HTML5 deployment: progress comes into sight

Mark Waddingham mark at
Wed May 31 04:26:05 EDT 2017

On 2017-05-31 09:01, Dan Brown via use-livecode wrote:
> I'll also add that for all the wonderful possibilities that LCB brings
> there is a very real danger that countless hours will be spent using it 
> to
> re-invent the wheel.

That is true of every language ever implemented ;)

However, one of the goals of LCB is to allow it to be used as the 'glue' 
language allowing LiveCode Script to access 'things written in other 
languages' with (eventually) as much syntactic fidelity as you get with 
builtin-in engine functionality. Hopefully, reducing the need to 
re-invent the wheel to the minimum required to make other-world 
libraries look more LiveCode like.

i.e. One of its main goals is to rid ourselves of the need to 're-invent 
the wheel'.

> Take for instance the displaying of svg's. This is a solved problem in 
> the
> browser and has been for a long time but in native livecode it's still 
> in
> the infant stages of implementation (to put it mildly). The best 
> solutions
> for user interface "widgets" are arguably being created in the form of
> javascript libraries. To me it makes total sense to integrate with that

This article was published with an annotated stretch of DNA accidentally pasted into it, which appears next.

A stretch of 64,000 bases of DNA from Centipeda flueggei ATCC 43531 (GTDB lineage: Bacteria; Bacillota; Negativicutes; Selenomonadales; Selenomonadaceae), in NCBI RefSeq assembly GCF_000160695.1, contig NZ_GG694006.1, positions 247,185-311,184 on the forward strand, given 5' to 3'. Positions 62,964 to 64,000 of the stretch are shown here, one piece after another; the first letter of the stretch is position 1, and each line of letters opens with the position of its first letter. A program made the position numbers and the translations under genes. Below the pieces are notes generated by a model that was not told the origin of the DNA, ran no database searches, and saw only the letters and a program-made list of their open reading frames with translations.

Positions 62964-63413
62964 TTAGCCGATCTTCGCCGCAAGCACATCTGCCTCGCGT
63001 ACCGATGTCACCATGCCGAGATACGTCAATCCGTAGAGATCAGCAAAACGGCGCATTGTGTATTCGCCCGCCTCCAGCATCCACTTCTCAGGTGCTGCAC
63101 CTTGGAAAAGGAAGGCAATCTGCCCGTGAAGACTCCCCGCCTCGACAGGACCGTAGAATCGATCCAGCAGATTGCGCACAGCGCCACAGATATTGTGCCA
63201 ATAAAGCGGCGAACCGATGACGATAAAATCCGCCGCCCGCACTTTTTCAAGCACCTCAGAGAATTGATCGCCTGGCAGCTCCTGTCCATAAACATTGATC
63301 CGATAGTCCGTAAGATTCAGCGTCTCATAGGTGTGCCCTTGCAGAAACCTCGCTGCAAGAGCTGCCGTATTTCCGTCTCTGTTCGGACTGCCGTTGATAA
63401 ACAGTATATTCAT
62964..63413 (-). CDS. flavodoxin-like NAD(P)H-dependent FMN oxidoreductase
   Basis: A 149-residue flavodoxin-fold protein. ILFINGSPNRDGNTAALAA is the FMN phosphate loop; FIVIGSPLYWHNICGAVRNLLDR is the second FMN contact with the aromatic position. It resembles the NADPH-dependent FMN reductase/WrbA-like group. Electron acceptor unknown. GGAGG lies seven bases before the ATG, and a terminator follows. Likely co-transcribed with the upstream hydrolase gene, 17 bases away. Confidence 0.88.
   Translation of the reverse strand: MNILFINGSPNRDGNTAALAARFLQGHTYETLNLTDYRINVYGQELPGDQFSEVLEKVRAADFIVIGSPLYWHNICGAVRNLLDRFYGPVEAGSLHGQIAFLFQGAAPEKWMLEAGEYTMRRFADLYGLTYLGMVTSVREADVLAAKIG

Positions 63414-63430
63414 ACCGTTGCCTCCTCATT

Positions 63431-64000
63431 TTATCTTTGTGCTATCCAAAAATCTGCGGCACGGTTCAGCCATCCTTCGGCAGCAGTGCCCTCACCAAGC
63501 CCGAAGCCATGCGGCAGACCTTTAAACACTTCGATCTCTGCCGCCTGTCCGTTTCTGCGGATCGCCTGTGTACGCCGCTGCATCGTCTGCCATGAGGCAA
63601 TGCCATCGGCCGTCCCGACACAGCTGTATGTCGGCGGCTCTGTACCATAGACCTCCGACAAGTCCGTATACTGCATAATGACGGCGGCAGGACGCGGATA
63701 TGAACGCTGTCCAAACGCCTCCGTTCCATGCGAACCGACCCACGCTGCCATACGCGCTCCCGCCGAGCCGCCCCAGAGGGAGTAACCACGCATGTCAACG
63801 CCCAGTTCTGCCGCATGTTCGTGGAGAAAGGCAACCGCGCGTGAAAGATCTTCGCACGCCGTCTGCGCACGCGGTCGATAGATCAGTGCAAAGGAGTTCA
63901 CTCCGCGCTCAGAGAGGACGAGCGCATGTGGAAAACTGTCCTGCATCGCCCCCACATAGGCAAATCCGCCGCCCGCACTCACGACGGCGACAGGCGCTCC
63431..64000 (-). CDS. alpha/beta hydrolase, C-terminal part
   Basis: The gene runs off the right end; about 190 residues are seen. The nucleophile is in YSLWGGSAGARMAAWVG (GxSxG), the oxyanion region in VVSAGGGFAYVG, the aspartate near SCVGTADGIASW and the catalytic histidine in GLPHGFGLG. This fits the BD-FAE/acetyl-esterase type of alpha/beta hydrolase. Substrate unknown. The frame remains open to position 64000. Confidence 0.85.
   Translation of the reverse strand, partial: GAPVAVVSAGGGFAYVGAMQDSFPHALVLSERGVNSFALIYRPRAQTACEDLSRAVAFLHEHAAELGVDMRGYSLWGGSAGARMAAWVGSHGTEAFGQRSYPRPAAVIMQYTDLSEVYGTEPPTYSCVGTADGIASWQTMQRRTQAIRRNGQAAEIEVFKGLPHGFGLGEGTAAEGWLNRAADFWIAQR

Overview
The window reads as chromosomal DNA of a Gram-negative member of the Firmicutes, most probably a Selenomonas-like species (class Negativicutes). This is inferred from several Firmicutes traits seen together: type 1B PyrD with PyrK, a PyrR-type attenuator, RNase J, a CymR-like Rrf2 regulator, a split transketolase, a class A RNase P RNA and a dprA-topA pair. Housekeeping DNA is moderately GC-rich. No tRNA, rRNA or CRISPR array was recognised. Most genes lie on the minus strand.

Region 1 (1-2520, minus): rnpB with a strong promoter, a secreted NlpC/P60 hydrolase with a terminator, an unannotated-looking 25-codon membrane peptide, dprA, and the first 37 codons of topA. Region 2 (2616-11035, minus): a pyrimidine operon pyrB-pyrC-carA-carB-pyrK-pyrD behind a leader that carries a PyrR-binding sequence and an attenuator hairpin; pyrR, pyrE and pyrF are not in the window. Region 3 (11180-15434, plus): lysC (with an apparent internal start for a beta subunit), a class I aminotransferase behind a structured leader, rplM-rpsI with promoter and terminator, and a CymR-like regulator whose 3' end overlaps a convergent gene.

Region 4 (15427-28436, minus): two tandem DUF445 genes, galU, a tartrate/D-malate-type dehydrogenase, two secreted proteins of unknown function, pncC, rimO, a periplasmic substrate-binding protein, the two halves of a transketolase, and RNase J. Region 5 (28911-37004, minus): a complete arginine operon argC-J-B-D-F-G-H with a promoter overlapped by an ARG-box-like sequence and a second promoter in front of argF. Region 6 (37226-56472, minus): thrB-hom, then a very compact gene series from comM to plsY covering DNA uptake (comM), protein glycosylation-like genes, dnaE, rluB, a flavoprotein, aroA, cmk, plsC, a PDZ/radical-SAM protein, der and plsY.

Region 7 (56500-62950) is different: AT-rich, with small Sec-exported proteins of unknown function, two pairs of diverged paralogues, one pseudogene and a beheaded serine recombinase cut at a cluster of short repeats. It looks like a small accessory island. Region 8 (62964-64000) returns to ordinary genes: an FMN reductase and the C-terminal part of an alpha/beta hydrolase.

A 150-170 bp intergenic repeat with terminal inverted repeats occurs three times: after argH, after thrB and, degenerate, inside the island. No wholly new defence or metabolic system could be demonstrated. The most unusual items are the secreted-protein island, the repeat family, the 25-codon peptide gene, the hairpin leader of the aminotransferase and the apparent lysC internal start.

> ecosystem and free up LCB / livecode developer hours for solving other
> problems

True - but then if I want SVG icons in my app, and I don't need the 
browser widget at all then I might balk at the 70-100Mb bloat I have to 
add to Windows / Linux apps to get it. Furthermore, I might balk at the 
start up time of my app on mobile devices, whilst I use the browser 
widget to load all my SVGs and render them into PNGs at various sizes 
(unless you instantiate a browser widget for every SVG icon you want to 
use and want to put up with the restrictions that places on you, and the 
overhead in terms of use).

Certainly we need to be careful about 're-inventing the wheel' but that 
just means making good choices. In this case, the case for 'native' SVG 
support in LiveCode is overwhelming - the more lightweight it is, the 
faster it is, the more utility it has. (Also, the main problem here is 
'SVG as a replacement for PNG icons' which is a much smaller problem to 
solve than an editable SVG canvas - which is what you get if you go the 
via-browser route).

In terms of JavaScript 'widgets' in general, then we already have a 
reasonable strategy for using them now - you use a browser widget and 
load it in there. For example, FileMaker has a BrowserView element and 
there is a plugin 'React' which allows you to defined JavaScript 
controls and have them rendered in the browser. Admittedly using such 
things is a little trickier than we'd like at present - due to the lack 
of synchronous 'do as javascript'.

Anyway, I agree that using existing libraries and code as much as 
possible is probably the best way to expand LiveCode's capabilities - 
hence LCB :)

Warmest Regards,


Mark Waddingham ~ mark at ~
LiveCode: Everyone can create apps

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